12,000,000 on the verge of starvation. Liberalism in Good Old Britain? Yes, they are as
liberal now as they have always been, liberal in fleecing the workers. I have no hesitation
in accepting the traitors’ views of this matter, for I firmly believe that if anything
threatened their united interests, this quarrel would be immediately hushed up and they
would all be good and firm friends once more.
“There have been governments, sir, which have been described as Dear by those who
wished to gain control of them, this one has been described as Cheap, and I must say that
they appear to be a CHEAP BUNCH ALL THROUGH.
“Much has been made, Mr. Speaker, of the offer of the ex-minister of public works (Mr.
W. H. Cushing) to build the road on the specifications of the C. N. R. main line for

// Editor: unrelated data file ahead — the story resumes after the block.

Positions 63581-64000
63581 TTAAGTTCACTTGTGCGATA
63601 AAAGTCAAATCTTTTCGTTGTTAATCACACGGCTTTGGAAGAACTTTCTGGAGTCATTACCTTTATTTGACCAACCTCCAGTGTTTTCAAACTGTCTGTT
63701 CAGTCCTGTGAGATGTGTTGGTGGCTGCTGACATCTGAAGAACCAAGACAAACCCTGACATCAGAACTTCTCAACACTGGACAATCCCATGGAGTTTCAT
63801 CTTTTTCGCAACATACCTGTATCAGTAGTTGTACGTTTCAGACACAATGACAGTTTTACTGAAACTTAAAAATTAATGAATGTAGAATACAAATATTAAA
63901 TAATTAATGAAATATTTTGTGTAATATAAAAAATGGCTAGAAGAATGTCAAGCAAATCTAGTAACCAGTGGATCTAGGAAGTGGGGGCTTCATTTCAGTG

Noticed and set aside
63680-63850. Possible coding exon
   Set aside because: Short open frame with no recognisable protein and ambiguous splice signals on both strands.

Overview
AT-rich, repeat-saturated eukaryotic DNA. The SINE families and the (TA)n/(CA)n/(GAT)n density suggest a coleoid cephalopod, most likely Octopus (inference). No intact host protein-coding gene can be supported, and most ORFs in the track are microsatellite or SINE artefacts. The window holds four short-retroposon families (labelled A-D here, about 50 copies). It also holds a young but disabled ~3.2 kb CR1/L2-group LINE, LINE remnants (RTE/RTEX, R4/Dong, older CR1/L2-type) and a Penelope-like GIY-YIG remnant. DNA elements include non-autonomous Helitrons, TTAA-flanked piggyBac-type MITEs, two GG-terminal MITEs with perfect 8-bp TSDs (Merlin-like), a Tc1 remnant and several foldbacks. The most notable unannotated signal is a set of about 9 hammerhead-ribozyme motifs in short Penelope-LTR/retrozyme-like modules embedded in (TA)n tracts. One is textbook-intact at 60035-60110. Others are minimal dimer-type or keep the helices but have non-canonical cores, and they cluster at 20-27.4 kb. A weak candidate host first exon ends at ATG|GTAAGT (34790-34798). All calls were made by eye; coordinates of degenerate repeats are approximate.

$16,000 per mile, but throughout his speech I did not hear one word as to how he would
propose to treat the employees. It may be possible to build the road for less than $20,000;
it may be possible to build the road for $12,000 per mile, but we all know what that
means; we know that the extra work to make it pay would have to come from the hides of
those who build the road.
“If this agreement is opened it should be possible to improve the clauses relating to the
workers, so I would like to know, Mr. Speaker, if, providing I can obtain a seconder, it
will be in order to introduce a further amendment?”
Mr. Speaker: We already have a motion, an amendment, and an amendment to the
amendment. I can accept nothing further till the last amendment has been disposed of.
O’Brien: I have no wish to try to mix it with the other amendments, Mr. Speaker. The
fact is, they wouldn’t mix. I will introduce it after the last amendment is disposed of.